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Does Mulch Along a Home’s Foundation Attract Termites?

By: Jessie Keith

Does Mulch Along a Home’s Foundation Attract Termites?

“I’ve heard that its not a good idea to place mulch too close to a house’s foundation. I was also told to mulch or plant shrubs around my house’s foundation to prevent my kids from getting lead poisoning from the old chipped off paint in the soil. What should I put near my foundation, bricks? Also, how far from my foundation should I plant vetiver grass? I’m having trouble finding guidance on how far from my brick foundation it should be with its deep root system.” Veronica of Clay City, Indiana

Answer: Some speculate that termites may be attracted to or reside in bark mulch. It is true that termites can eat bark mulch, but they survive and form colonies in solid wood, so bark mulch not a terribly strong termite lure. Moreover, newer homes are generally protected from termites, and older homes should be for their longterm protection.

Either way, there are other mulch options that are certain not to harbor or attract any termites. These include pine straw, chopped leaf mulch, stone mulch, and even quality Black Gold Garden Compost Blend. (Please click here for a full overview of different mulch options.) My personal favorite is pine straw. It looks tidy and really helps to detur weeds.

The best way to keep kids away from the soil at the base of the home is to plant lawn or shrubs along your foundation (click here for some good flowering shrubs for foundations). Ornamental grasses are another option, but I would not recommend vetiver grass (Vetiveria zizanoide, Zones 7-8) because it is a warm-climate grass that will not be hardy in your Zone 5 garden, and it is weedy. Better, more beautiful, sun-loving grasses for your foundation include Karl Foerster Feather Reed Grass, Prairie Winds® ‘Apache Rose’ Switch Grass, or Little Zebra Dwarf Zebra Grass. All need sunshine and should be planted 2 to 4 feet from your foundation in a mulched bed, depending on the final height and width of the grass you choose.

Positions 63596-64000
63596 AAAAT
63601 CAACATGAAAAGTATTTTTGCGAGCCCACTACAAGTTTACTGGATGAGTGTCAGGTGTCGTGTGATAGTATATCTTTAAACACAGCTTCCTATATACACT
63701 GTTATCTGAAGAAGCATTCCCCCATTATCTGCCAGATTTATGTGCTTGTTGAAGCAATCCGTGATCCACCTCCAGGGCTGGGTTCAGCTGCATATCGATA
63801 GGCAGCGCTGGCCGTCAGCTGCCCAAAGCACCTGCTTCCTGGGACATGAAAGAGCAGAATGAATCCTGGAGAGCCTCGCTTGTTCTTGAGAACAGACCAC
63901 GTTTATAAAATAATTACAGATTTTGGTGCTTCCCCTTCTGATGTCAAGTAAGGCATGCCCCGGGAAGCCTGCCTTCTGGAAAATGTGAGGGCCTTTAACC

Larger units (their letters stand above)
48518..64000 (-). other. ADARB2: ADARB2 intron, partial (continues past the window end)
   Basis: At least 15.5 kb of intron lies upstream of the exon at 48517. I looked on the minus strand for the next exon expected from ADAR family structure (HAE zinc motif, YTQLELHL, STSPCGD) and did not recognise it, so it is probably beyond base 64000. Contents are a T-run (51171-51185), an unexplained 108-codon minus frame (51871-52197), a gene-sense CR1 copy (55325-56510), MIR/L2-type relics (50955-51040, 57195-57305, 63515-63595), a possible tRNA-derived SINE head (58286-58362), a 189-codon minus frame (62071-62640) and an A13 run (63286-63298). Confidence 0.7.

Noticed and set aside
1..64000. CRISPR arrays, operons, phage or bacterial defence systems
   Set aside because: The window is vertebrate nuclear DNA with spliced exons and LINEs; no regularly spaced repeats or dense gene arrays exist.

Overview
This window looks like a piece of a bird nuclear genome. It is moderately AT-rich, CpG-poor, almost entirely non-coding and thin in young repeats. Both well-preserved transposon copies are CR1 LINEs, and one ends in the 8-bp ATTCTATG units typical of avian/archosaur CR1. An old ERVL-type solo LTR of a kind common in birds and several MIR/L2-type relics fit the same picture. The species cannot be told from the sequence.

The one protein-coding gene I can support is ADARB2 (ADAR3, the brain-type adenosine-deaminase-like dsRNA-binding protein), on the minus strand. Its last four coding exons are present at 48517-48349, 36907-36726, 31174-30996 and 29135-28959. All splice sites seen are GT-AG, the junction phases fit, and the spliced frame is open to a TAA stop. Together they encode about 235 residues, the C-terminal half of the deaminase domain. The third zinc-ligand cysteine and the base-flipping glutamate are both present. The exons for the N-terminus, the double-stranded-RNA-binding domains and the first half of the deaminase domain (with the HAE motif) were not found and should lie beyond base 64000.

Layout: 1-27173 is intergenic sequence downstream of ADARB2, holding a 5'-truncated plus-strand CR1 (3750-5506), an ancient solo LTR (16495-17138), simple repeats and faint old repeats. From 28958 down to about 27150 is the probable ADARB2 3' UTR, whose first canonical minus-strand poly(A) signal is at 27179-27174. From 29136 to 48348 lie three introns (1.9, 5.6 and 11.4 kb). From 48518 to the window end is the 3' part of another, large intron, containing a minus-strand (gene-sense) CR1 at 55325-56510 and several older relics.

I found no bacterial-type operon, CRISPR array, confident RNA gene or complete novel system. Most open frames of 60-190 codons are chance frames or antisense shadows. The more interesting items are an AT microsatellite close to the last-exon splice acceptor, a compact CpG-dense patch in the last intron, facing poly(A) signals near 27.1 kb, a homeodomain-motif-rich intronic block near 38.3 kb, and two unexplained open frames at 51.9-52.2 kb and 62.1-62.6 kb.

I hope that these tips help!

Happy gardening,

Jessie Keith

Black Gold Horticulturist

About Jessie Keith


Plants are the lens Jessie views the world through because they’re all-sustaining. (“They feed, clothe, house and heal us. They produce the air we breathe and even make us smell pretty.”) She’s a garden writer and photographer with degrees in both horticulture and plant biology from Purdue and Michigan State Universities. Her degrees were bolstered by internships at Longwood Gardens and the American Horticultural Society. She has since worked for many horticultural institutions and companies and now manages communications for Sun Gro Horticulture, the parent company of Black Gold. Her joy is sharing all things green and lovely with her two daughters.

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